Local Name: Highland Lake
Average Depth: 18 feet
Maximum Depth: 60 feet
Kayaks, Canoes, Sail Boats, Electric Motor Boats, Power Boats, Jet-skis, State & Local Rules & Regulations Apply
Boating Comments: 6 mph speed limit from ½ hour after sunset to ½ hour before sunrise (and from 5 p.m. on Sundays from Memorial Day weekend through Labor Day). 45 mph speed limit on weekends and holidays.
Swimming: Swimming Allowed, No Restrictions
Stunning Highland Lake is located in Winchester, Connecticut. It is a natural lake spanning 444 acres, 63 ft at its deepest, and averaging 24 ft depth. It is approximately 3 miles long with three distinct sections, known as First, Second and Third Bays, defining the area.
Highland lake is recognized for its crystal-clear water. The natural beauty of the lake is enjoyed by all. Fishing, boating, swimming and other watersports are available year-round. Highland Lake is designated by the Connecticut Department of Energy and Environmental Protection (DEEP) as a Trout Management Lake and is periodically stocked with trout. There are two public beaches with parking, permits are available through the town. Along with being a Trout Management Lake, Highland Lake Watershed Association conducts monthly water sampling in all of the lake’s three bays. DEEP also tests the water at the two lake beaches during the summer. To access the water visitors can use a state boat launch located on the northern end of the First Bay.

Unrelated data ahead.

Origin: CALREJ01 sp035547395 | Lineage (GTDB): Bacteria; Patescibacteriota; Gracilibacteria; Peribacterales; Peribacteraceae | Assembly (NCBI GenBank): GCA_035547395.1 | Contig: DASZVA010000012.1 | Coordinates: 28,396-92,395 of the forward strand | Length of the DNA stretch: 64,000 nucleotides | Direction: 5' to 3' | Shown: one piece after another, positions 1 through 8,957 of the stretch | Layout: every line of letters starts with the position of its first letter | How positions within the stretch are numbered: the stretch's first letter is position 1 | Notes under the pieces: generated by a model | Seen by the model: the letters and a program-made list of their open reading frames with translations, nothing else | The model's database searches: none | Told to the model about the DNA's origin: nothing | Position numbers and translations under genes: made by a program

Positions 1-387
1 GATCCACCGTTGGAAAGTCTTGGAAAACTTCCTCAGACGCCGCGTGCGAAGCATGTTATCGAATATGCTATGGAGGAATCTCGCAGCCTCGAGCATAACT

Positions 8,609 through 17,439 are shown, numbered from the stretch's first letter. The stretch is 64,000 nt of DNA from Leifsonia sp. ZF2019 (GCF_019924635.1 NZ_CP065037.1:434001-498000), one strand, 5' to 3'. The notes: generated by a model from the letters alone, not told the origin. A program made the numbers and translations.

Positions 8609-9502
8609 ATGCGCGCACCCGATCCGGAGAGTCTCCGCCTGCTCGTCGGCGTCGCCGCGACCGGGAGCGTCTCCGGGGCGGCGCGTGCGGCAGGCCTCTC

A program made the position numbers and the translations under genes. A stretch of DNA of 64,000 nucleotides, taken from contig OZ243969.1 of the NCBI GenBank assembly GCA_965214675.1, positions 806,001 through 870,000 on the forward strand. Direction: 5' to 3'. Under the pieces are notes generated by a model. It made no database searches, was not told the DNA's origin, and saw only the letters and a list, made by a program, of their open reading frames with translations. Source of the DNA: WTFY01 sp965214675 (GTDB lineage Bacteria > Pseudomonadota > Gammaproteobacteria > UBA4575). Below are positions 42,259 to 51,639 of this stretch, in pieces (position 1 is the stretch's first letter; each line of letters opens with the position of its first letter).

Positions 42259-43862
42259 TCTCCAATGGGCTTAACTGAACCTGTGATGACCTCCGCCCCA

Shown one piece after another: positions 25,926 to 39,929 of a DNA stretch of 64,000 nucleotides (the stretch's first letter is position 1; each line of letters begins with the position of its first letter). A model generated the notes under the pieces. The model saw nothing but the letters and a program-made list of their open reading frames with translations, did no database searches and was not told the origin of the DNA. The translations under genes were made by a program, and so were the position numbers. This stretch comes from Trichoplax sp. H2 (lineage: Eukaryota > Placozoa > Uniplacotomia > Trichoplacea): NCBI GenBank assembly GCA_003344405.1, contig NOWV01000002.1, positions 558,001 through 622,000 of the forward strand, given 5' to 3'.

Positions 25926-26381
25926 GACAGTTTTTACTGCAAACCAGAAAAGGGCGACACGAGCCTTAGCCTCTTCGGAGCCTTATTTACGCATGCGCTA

The perimeter of Highland Lake is mostly lined with permanent and summer homes. On the west side of the southern end of Third Bay lies a forested area that is part of Burr Pond State Park. American Legion State Forest is located east of Highland Lake, both offering camping and additional outdoor activities.. For those looking to explore the area, the historic town of Winchester will not disappoint with many local amenities and vacation rentals available.
No Known Issues, Town/State Monitoring
Vegetation Growth: Minimal
Non-native Species: Unknown
Fish in the lake include largemouth bass, smallmouth bass, yellow perch, Atlantic salmon, and kokanee trout. Note: Although most fish taken from Connecticut lakes and streams are safe to eat, refer to the Connecticut Fish Consumption Advisory before eating fish caught from any Connecticut waterway.
Fish Species: Largemouth Bass, Smallmouth Bass, Chain Pickerel, Salmon, Lake Trout, Black Crappie, Yellow Perch, Brown Bullhead, Sunfish, Bridle Shiner
Access for Power and Non-power Boats
Ramp Comments: To gain access to the water, visitors can use a state boat launch located on First Bay on the northern end.
Parking Spaces: 11-20